Girard's team administered online surveys about drug use and drug-related experiences to 192 volunteers, ages 14 to 48. Almost half the sample reported having used marijuana, alcohol, ecstasy, ketamine and amphetamines. Roughly two-thirds had taken ketamine, and nearly everyone had used marijuana and alcohol.
Almost three-quarters of all participants reported having had a feeling of temporarily leaving their bodies, usually on several occasions. About 42 percent had experienced seeing their own bodies from an outside vantage point. Feelings of rapidly moving up and down, falling, flying or spinning had affected more than 60 percent of volunteers. Another 41 percent reported illusions of sitting up, moving a limb or walking around a room, only to realize that they had not moved.
Of those reporting feelings of leaving their bodies, 58 percent were under the influence of ketamine at the time. Ketamine use also displayed a close association with other unusual bodily sensations.
Apparent effects of drugs such as ecstasy on out-of-body experiences were largely explained by associated ketamine use, Girard says.
Image: nick see/Flickr
Posted: 28 Feb 2011 02:43 PM PST
Invasive species are the stock villains of conservation biology, disrupting ecosystems and throwing native populations into disarray. But in certain cases, they're actually quite beneficial, and perhaps it's time to recognize that.
In California, for example, native butterflies feed on non-native plants. In Puerto Rico, alien trees help restore abandoned pastures to a condition suitable for native plants. Even the much-maligned zebra mussel helps filter toxins from lakes.
"We predict the proportion of non-native species that are viewed as benign or even desirable will slowly increase over time," write ecologist Martin Schlaepfer of the State University of New York and colleagues in a paper published Feb. 22 in Conservation Biology.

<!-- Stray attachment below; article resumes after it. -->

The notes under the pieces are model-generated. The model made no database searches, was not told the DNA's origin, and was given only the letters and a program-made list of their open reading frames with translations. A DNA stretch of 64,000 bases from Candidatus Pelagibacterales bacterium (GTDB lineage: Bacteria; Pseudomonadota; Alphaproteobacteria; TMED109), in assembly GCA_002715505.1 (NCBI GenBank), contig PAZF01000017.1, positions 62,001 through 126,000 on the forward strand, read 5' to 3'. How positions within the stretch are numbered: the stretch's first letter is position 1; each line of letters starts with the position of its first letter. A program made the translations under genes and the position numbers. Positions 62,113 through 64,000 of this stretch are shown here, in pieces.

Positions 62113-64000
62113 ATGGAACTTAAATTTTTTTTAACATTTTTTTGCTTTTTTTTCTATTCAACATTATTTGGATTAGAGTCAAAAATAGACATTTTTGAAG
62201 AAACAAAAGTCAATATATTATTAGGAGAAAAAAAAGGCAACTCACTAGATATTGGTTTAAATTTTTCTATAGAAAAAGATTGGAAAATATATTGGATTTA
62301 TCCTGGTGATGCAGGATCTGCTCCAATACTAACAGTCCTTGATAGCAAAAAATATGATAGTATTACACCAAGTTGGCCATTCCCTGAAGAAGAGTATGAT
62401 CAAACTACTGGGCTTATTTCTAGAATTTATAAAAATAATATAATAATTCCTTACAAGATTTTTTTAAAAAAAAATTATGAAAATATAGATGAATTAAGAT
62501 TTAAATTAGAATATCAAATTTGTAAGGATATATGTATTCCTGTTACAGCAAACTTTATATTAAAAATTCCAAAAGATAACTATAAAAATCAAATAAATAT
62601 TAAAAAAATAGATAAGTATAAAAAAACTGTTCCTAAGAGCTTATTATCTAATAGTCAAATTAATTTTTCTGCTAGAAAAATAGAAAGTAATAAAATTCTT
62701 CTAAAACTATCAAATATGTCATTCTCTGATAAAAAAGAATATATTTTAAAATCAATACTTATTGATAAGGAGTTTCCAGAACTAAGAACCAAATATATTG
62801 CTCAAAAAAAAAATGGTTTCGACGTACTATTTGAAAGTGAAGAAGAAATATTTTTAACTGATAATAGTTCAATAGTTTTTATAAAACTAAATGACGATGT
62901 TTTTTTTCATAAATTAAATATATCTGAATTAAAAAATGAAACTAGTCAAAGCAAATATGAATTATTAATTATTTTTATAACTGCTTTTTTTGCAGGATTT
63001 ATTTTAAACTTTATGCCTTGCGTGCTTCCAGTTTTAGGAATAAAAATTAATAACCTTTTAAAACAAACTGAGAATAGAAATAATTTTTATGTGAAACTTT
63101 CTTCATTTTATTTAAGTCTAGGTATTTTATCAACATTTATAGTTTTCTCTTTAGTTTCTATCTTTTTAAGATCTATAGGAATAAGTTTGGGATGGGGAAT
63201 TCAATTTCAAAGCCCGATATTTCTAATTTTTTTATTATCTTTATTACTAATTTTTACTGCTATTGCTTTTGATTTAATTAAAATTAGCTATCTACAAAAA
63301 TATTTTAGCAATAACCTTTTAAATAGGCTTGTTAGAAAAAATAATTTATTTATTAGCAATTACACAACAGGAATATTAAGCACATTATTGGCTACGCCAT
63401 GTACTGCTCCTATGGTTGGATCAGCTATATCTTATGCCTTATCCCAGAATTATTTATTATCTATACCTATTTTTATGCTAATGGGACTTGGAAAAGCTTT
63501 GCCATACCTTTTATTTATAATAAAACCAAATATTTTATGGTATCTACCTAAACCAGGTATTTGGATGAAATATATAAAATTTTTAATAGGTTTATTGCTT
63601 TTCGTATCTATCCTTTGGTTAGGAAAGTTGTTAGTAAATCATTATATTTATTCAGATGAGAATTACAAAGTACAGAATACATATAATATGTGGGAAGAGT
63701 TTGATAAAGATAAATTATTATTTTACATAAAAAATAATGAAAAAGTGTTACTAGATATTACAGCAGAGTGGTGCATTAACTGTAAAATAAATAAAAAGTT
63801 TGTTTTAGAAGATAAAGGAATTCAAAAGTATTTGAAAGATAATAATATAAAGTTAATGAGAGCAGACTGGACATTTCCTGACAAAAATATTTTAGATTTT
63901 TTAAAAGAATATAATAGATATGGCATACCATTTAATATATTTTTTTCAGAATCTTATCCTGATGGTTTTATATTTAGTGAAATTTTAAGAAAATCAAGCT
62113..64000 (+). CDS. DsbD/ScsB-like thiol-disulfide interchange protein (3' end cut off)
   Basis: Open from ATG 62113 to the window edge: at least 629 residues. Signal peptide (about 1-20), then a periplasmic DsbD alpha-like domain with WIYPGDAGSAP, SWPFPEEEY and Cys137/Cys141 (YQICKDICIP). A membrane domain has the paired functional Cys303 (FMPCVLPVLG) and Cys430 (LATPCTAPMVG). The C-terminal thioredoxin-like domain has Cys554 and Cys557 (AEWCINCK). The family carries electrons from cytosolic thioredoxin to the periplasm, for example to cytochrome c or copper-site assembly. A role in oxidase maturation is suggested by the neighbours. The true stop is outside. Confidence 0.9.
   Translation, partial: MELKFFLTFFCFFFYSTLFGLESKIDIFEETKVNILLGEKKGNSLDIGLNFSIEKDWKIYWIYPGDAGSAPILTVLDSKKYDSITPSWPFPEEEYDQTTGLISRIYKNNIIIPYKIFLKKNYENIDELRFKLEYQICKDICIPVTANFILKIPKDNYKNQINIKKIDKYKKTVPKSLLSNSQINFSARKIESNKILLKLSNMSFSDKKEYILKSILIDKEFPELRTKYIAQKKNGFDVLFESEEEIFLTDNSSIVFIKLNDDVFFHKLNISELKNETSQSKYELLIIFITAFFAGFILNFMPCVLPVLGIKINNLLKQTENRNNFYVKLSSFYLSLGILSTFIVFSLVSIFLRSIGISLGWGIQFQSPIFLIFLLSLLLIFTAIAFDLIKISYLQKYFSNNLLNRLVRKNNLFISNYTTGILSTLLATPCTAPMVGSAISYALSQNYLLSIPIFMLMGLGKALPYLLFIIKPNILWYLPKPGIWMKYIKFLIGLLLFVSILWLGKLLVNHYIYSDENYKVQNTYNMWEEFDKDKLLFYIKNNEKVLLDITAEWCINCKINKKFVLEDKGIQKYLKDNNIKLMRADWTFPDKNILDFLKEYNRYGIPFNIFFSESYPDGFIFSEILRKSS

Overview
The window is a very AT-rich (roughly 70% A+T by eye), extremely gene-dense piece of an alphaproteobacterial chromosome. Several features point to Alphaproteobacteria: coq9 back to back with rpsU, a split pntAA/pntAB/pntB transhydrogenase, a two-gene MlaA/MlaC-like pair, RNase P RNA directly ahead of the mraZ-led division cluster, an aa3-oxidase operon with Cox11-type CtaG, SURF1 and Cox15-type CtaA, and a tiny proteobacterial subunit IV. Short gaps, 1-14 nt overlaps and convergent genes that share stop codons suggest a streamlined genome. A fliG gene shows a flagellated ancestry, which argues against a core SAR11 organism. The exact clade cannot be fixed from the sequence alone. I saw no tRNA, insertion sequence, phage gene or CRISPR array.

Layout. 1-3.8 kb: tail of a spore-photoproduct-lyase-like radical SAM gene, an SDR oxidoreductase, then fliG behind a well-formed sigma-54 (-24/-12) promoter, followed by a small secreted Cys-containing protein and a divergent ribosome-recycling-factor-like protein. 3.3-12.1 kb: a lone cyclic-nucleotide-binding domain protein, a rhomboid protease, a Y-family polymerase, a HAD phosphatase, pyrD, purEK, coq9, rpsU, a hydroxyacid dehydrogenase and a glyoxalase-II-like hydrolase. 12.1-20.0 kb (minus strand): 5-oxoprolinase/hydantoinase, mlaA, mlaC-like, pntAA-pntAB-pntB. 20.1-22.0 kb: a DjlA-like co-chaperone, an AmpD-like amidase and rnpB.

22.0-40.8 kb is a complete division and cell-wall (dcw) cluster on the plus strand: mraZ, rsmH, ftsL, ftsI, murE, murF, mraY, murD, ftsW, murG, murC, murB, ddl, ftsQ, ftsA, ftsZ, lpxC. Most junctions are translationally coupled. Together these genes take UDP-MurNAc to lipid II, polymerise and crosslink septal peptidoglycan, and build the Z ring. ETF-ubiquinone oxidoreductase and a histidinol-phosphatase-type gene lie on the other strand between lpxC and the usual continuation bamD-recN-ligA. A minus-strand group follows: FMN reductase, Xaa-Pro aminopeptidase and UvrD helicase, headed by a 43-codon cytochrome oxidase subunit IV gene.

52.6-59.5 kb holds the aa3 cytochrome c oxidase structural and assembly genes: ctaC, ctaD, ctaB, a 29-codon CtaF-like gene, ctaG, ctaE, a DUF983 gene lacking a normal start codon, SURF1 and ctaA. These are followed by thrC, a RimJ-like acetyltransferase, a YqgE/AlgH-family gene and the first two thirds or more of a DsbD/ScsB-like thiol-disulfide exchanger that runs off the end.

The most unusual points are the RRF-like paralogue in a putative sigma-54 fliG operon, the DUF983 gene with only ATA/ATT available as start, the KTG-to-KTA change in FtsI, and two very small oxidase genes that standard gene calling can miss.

According to Schlaepfer's group, biologists are often biased against invasives, and decline to notice or report instances of beneficial invasions.
They support their unorthodox perspective by reviewing dozens of papers on plants and animals introduced, accidentally or otherwise, outside their historical ranges. A variety of underappreciated invasive roles are described: providing ecosystem services, replenishing human-damaged regions, and generally helping to sustain some semblance of natural health even as many ecosystems struggle to survive.
Schlaepfer and colleagues admit to a certain bias of their own. "Negative roles listed here are not exhaustive and include only those that directly oppose the listed positive roles," they write. "Many of the non-native species listed have other negative effects on conservation objectives."
Their goal, however, isn't to do a conclusive analysis of the pros and cons of invasives, but to encourage a more open-minded consideration of benefits — and not just cost — for species often described in militarized, even xenophobic terms.
After all, many now-beloved native creatures were once invasives. Among them are dozens of honeybee species introduced to North America since the 16th century. Far from declaring war on bees, people now worry that these invading aliens might vanish.
Image: Thomas Bresson/Flickr.
Citation: "The Potential Conservation Value of Non-Native Species." By Martin Schlaepfer, Dov Sax and Julian Olden. Conservation Biology, published online Feb. 22, 2011.